Curricular activity

One of the first projects of its type to target the Living Building Challenge also forms part of teaching curriculum

by James 29 December 2012 Sustainable Buildings
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    The Jim Pattison Centre of Excellence in Sustainable Building Technologies and Renewable Energy Conservation was conceived to meet the urgent need for tradespeople, site managers and construction workers who are skilled in the practices of sustainable building. It is also designed to be one of the most innovative and advanced sustainable facilities in the world, designed to the standards of the Living Building Challenge, the most rigorous sustainability program on the planet.

    CEI successfully lead the project using their design charrette to kick-start the design process and get support and contributions from a diverse group of stakeholders. The integrated design team recognised that achieving a facility with net-zero energy and water consumption, as required for Living Building certification, requires a three-pronged approach to energy and water use: conserve, capture and create. Additionally, the design had to be highly adaptable, so as time passes, new technologies can easily replace old, ensuring relevance and currency with the changing curriculum.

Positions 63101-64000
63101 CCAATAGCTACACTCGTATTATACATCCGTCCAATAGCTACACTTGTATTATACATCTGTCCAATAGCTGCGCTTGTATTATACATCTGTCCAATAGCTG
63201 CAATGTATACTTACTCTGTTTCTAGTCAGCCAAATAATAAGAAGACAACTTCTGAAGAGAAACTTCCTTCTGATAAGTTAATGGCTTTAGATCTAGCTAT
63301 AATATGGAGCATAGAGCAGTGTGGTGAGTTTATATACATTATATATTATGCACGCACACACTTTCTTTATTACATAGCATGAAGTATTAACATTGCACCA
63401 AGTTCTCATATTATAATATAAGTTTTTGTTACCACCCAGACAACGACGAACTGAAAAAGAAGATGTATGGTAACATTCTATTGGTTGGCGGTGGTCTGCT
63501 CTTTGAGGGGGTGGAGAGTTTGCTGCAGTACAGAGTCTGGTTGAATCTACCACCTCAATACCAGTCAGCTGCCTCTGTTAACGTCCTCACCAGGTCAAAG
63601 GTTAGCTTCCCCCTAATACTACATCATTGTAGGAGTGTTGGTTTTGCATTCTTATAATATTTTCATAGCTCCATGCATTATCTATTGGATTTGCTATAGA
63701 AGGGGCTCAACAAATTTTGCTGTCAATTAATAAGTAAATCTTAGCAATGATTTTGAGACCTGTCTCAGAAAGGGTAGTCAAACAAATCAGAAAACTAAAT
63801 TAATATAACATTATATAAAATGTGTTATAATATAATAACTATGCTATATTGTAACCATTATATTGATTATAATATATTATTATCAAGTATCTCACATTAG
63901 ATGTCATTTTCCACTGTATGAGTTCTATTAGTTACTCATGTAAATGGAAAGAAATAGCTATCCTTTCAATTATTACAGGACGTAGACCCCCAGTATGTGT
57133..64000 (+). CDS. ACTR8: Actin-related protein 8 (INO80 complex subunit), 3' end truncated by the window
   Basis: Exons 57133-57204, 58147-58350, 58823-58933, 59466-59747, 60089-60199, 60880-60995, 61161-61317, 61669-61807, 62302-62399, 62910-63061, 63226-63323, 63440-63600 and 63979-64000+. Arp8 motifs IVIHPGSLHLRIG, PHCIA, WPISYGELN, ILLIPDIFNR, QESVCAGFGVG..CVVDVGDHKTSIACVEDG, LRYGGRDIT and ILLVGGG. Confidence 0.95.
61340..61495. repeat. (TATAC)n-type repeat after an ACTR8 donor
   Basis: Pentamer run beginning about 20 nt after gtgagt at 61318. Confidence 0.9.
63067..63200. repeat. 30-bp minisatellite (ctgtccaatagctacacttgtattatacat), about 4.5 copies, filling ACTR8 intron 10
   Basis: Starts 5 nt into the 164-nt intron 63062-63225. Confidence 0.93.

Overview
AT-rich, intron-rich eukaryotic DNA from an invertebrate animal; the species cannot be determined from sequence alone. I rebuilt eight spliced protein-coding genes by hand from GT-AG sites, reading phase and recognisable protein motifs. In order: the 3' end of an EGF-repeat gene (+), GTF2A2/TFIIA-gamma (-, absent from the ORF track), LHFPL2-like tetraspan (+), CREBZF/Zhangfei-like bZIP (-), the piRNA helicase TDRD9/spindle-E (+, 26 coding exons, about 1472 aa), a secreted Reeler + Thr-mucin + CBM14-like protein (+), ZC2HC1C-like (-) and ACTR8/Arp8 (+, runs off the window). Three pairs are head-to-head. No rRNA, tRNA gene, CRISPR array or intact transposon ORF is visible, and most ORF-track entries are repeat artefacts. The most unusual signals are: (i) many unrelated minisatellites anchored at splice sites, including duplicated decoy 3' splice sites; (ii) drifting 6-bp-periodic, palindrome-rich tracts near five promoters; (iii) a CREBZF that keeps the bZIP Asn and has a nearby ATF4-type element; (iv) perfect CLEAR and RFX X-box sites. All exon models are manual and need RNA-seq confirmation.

The most exhilarating aspect of the Centre of Excellence is that the building itself is used extensively as part of the teaching curriculum. The design allows most aspects of the building and its systems to be accessible and demonstrable, and live building data is available to learn from. To encourage conservation and behavioural adaptation, energy use is metered at each classroom, workshop, office and other areas. Real-time energy usage is demonstrated in each space using a full LED display showing comprehensive data.

    The Centre of Excellence is a living experiment in sustainable innovation, and a testament to the power of integrated design. We hope the lessons learned from its design, construction and ongoing operations will educate students and inspire other communities to follow suit, resulting in a building that lives up to its name.

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